Winter is the perfect time to explore the natural stone shelters where native Arkansans once lived
Well into Friday’s Arkansas Times Musicians Showcase final at Sticky Fingerz, I couldn’t help recalling Billy Joel’s lines from “Piano Man”: “And they sit at the bar and put bread in my jar, And say, man, what are you doin’ here?”
Lucky us that the five acts who made the Showcase finals all still make their homes in Arkansas and grace us with their music, though they should be eyeing a future in Nashville or New York or Los Angeles, if they haven’t already.
Hannah Blaylock, with the great looks and great voice, and her bluegrass band Eden’s Edge from Russellville led off Friday’s show and put up a score that proved insurmountable, though guitarist and singer Chris Henry of Little Rock, the third act on the bill, came awfully close.
Blaylock and Eden’s Edge won the Showcase by a mere two points over Henry, who wowed the crowd for the second time in two weeks with his guitar virtuosity and his rock-style singing. Out of eight judges grading on a 60-point maximum scale, and with the lowest score tossed, Blaylock’s group totaled 386 points to Henry’s 384 (even with the lowest score counted, Eden’s Edge would have won). Blaylock and Eden’s Edge scored a 50 or higher on every judge’s card; Henry had six scores out of eight in the 50s.
Trailing the top two were The Munks, Riverbilly and Starroy, but they too gave solid performances in the opinion not only of the judges, but of the massive crowd that swarmed Sticky Fingerz on Friday.
Blaylock and Eden’s Edge had an inauspicious start in the vocal department during their first song, so we handed her a cordless microphone and from there she dominated. Blending harmonies with mandolin player Cherrill Green, and guitarist/songwriter Steve Smith, Blaylock was totally in control after that. Just 20, she’s come quite a ways from the young girl who so impressed with her dad, mom and Smith as Lost and Found in 2003, winning the Arkansas Acoustic Showdown at Conway and getting an opening slot for Nickel Creek. In 2004 Lost and Found was a finalist in the Musicians Showcase, just being edged out by the winning Grandpa’s Goodtime Fandango.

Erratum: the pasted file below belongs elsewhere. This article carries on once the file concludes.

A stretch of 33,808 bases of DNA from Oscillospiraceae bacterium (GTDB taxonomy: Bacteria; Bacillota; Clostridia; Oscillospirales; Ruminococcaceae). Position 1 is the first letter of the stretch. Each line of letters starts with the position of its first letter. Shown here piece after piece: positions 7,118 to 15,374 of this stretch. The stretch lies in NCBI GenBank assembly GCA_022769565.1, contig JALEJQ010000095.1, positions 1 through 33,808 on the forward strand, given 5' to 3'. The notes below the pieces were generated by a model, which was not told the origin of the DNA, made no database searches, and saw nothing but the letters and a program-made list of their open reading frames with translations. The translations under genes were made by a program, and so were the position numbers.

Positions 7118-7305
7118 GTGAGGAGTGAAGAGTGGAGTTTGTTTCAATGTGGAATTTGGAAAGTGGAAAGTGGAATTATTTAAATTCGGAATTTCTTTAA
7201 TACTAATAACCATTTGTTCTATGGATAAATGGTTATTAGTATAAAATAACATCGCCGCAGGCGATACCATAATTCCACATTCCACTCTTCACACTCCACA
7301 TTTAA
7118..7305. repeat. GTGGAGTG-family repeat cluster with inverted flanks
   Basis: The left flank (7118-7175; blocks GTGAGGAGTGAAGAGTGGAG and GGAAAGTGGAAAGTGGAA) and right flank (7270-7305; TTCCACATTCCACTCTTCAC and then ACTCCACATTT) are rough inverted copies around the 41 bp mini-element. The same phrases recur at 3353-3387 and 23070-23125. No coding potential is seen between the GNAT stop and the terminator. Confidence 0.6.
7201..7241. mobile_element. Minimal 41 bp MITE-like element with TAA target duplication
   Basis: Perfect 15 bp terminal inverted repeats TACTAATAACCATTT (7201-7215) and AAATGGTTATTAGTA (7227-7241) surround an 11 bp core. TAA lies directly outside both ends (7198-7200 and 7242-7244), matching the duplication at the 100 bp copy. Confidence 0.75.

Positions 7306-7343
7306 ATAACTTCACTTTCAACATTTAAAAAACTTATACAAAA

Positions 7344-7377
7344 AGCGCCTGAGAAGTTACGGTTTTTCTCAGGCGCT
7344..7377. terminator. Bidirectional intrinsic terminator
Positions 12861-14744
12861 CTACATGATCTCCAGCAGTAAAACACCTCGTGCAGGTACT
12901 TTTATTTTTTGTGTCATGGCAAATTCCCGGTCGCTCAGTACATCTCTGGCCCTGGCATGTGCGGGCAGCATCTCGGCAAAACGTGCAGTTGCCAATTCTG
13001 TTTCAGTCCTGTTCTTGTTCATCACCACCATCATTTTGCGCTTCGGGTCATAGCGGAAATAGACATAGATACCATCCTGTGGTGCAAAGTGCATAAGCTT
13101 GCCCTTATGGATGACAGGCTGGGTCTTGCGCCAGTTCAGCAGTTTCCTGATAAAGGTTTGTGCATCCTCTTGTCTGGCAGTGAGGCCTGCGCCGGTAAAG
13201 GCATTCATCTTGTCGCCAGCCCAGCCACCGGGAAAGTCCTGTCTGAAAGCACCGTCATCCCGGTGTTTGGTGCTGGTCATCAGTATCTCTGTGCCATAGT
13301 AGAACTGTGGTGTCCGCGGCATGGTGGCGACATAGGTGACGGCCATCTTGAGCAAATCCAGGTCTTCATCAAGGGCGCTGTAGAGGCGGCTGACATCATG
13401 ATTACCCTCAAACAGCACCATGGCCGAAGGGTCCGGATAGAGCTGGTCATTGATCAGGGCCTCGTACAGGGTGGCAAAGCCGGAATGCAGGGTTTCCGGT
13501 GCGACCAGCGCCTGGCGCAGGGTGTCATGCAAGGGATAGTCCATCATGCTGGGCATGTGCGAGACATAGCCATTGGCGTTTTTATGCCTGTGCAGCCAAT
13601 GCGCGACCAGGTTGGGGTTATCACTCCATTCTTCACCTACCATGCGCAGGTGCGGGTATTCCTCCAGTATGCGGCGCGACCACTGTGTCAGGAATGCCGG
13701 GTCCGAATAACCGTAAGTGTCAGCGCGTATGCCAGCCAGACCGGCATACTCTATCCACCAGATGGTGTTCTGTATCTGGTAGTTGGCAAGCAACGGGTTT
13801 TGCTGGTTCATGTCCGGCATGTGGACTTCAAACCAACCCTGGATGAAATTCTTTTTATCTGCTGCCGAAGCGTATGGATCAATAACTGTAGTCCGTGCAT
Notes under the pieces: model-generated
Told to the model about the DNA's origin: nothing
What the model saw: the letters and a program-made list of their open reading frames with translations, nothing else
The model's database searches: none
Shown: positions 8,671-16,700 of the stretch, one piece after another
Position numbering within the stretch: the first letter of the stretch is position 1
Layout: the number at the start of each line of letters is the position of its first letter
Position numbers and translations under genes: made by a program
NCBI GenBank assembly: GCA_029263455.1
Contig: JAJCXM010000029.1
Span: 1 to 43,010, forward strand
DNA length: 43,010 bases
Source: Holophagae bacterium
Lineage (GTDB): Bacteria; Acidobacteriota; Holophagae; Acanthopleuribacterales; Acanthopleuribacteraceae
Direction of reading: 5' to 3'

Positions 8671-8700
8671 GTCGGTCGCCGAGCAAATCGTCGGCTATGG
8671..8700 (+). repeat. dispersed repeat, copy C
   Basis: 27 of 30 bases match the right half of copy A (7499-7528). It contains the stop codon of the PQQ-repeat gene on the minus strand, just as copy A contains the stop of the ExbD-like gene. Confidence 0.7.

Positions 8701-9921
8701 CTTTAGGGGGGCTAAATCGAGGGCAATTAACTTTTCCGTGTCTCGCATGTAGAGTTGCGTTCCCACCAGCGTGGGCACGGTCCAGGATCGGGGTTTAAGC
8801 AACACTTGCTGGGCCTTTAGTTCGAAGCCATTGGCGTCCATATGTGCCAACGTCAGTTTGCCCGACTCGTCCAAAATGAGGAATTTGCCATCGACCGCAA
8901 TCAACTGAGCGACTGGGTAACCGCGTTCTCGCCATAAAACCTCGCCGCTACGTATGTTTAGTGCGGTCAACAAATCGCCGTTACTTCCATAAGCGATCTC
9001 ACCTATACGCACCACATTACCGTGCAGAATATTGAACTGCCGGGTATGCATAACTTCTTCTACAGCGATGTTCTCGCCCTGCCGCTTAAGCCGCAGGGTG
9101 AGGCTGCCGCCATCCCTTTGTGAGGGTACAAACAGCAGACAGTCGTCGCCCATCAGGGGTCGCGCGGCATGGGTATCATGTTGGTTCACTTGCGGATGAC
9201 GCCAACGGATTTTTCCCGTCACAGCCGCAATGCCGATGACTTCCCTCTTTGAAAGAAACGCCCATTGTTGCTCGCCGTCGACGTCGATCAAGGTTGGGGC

Smith still writes the songs for this new incarnation, and the CMT.com website is featuring Eden’s Edge’s “Songbird” as one of the highlighted songs in a songwriting poll.
Eden’s Edge also features Hannah’s daddy, Mel, on bass, veteran Lonnie Eason on harmonica and guitar, Dean Berner on dobro and Wes Saunders on drums. Each of the players got their moments to shine instrumentally Friday.
Maybe it was the presence of a full band that made the difference, albeit slight, over Henry. He has “big time” written all over him as well, in a pop-rock way a la John Mayer, Dave Matthews and the like. Henry’s “Harmonica Song” is terrific, and his entire EP is a great listen. Henry can be heard regularly playing at Grumpy’s.
Riverbilly, a mostly Russellville act that already has made recording inroads into Nashville, had an array of great country songs and a Travis Tritt-like sound. Jonesboro-based Starroy has been touring throughout the Southeast with its infectious jam-rock sound and is guaranteed to give anyone happy feet. The Munks, from Little Rock, are probably the newest of the groups and have an original space rock sound, complete with great violin and pedal steel guitar, that’s easy to kick back and listen to.
For winning the Showcase, Blaylock and Eden’s Edge get a guaranteed spot in Riverfest, $300 in music equipment from Jacksonville Guitar, $200 in food from Trio’s, recording time from Blue Chair Studio in Cabot and a photo shoot with the Times’ Brian Chilson. Rest assured you’ll likely be able to catch all the finalists, and even some of the Showcase semifinalists, in Riverfest this May.
From then on, who knows where you’ll be seeing them, the best assemblage yet in the eight Showcases we’ve led. We just think they can go as far as they want to, but if they want to hang around here a while longer, that’s good for us.
Building a lead so rapidly and holding it in games, even professional football, is difficult…